Abstract: Using Colombian credit vintage data, we decompose the non-performing loans into one component that captures the evolution of the payment capacity of borrowers, and other component that captures changes in the credit risk taken by the financial system at the time of loan disbursement. We use intrinsic estimators and penalized regression techniques to overcome the perfect multicollinearity problem that the model entails. We find that these two type of components have evolved differently over time, and that good economic conditions and loose financial conditions improve the payment capacity of borrowers to meet their obligations, and in turn, they tend to coincide with the financial system engaging in riskier loans. Finally, we advocate the use of this methodology as a policy tool that is easy to apply by financial and economic authorities that dispose of a constant flow of credit vintage information. Through it, they will be able to identify the origin of the credit risk materialization and curb the risk taken by the financial system. **** RESUMEN: Usando información de cosechas de crédito, en este documento descomponemos la cartera en mora en un componente que captura la evolución de la capacidad de pago de los deudores y otro componente que captura los cambios en la toma de riesgo de crédito del sistema financiero al momento del desembolso. Utilizamos estimadores intrínsecos y técnicas de regresión penalizadas para solucionar el problema de multicolinealidad perfecta asociado a la estimación de los parámetros de los modelos. Encontramos que estos dos tipos de componentes han evolucionado de manera diferente a lo largo del tiempo y que buenas condiciones económicas y condiciones financieras laxas mejoran la capacidad de pago de los deudores para cumplir con sus obligaciones y, a su vez, tienden a coincidir con el otorgamiento de préstamos de mayor riesgo por parte del sistema financiero. Finalmente, recomendamos el uso de esta metodología como herramienta de política de fácil aplicación por parte de las autoridades financieras y económicas que disponen de un flujo constante de información de cosechas de crédito. A través de ella las autoridades podrían identificar el origen de la materialización del riesgo crediticio y contener la toma de riesgo del sistema financiero.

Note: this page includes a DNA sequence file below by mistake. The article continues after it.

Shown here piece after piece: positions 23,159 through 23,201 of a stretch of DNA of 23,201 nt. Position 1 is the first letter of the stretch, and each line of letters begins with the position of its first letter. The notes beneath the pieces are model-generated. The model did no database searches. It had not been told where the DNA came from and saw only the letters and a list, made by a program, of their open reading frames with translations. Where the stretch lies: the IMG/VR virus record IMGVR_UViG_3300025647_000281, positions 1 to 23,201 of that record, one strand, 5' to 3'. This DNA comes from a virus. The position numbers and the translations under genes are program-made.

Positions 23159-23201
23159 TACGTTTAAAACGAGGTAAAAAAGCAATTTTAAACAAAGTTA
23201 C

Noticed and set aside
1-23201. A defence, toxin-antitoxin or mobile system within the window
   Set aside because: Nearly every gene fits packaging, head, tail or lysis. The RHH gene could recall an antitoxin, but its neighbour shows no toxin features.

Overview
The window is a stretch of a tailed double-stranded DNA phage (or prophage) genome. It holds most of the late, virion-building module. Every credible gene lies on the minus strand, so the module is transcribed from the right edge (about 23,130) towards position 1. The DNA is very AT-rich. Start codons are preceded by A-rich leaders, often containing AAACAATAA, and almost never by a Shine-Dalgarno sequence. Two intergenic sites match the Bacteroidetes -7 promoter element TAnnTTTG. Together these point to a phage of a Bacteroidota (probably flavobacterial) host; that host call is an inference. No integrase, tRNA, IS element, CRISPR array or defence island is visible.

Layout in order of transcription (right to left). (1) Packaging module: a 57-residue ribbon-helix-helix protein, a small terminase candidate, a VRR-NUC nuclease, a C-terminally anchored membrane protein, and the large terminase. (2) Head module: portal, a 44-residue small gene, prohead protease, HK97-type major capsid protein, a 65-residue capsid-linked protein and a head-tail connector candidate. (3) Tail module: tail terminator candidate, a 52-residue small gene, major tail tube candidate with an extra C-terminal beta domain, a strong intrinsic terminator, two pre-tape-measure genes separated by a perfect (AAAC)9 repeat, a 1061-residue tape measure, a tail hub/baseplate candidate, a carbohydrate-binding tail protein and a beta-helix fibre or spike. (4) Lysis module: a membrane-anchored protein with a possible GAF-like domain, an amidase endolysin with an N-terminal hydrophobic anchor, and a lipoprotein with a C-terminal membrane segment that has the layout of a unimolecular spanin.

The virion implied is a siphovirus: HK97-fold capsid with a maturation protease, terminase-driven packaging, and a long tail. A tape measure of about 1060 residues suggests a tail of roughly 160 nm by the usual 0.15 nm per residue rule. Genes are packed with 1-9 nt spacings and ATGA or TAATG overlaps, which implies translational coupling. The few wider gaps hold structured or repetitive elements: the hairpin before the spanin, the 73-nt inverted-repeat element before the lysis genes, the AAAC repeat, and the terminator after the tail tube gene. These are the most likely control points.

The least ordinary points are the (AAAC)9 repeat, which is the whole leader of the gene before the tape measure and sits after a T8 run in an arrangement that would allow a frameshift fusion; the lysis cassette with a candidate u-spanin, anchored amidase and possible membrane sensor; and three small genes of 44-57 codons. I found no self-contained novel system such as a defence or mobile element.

Keywords: Cosechas de crédito, cartera en mora, regresiones penalizadas, estimadores intrínsecos, credit vintages, non-performing loans, elastic net regressions, intrinsic estimators.
    JEL: C13 C20 G21
    Date: 2021–02